· Examination: Application of knowledge to problems in advanced organic chemistry [LOs 1, 2, 3]
· Report and Presentation: Ability to critically analyse the latest discoveries (report and presentation CW) [LOs 4, 5]
Thus, the summative assessment for this module consists of:
· Report and presentation (coursework): Current advances in Organic Chemistry (30%, 36 h over 8 weeks) [LOs 4, 5]
· Examination: 2 hours, closed book (Week 14, 70%) [LOs assessed 1, 2, 3]
Formative assessment and feedback
Formative assessment and feedback are provided throughout the module in the form of in-class exercises, examples and worked problems as appropriate. Feedback is instant as model answers (full worked solutions) are given in class. Formative assessment is also evident through the provision of ‘checklists’ at the end of each section of the module that detail the areas covered in that part of the course.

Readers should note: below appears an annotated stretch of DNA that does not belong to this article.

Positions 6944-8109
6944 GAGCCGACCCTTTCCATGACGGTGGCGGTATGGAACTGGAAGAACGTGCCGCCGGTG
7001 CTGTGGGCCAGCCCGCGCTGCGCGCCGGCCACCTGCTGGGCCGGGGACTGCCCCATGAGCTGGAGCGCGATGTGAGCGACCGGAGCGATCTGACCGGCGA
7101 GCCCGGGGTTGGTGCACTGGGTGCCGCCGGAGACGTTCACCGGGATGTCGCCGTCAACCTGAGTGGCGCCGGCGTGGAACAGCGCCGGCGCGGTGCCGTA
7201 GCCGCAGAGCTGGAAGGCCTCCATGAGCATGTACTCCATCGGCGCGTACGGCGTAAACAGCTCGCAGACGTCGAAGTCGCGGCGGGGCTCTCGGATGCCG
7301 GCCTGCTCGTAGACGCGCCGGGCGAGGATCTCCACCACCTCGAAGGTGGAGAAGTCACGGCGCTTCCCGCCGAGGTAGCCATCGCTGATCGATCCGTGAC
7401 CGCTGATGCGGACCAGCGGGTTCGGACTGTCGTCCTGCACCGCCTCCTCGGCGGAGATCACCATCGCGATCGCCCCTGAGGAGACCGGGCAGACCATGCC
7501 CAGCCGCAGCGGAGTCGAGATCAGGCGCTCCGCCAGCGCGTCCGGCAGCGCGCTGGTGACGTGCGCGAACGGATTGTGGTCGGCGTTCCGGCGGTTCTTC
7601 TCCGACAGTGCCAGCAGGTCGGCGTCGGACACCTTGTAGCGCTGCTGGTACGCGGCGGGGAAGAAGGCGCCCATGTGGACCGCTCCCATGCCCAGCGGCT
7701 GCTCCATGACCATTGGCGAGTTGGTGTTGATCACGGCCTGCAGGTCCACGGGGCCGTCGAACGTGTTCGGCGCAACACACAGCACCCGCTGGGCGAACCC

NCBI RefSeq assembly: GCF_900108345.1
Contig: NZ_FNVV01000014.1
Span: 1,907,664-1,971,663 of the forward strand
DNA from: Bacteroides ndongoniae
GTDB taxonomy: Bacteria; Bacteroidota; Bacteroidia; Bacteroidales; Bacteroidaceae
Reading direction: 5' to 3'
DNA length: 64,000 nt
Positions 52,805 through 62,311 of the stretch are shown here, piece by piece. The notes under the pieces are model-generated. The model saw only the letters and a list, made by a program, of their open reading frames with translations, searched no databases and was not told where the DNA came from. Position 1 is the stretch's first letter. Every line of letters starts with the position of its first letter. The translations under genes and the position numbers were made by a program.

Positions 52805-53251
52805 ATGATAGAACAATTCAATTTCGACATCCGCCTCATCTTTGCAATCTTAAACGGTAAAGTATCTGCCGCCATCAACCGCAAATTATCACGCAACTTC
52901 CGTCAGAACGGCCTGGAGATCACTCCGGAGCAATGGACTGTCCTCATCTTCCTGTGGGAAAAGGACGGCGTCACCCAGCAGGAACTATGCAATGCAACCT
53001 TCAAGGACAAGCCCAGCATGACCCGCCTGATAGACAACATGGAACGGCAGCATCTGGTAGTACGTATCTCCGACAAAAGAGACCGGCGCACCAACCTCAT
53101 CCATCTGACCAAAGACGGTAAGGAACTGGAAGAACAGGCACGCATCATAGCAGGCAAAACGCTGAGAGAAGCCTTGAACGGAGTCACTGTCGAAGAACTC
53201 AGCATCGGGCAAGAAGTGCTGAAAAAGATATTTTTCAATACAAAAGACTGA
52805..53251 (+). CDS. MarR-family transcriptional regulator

Detailed and individualised feedback is given on the marked assignments within the time allowed for marking coursework.
- To provide students with the appropriate advanced material in organic chemistry in a way that allows them to solve unfamiliar problems in synthesis, and to apply critical analysis to new and existing knowledge
|1||Demonstrate a comprehensive understanding of modern advanced organic reactions (including their scope), especially the more abstracts ones (chirality, combinatorial)||K|
|2||Predict chemo-, regio- and stereo-selectivity in given reactions||K|
|3||Critique and select from several viable synthetic approaches to target compounds||KC|
|4||Discuss with critical analysis and report on current advances in organic chemistry||KCT|
|5||Show originality in the approach to solving specific problems in synthesis||KCPT|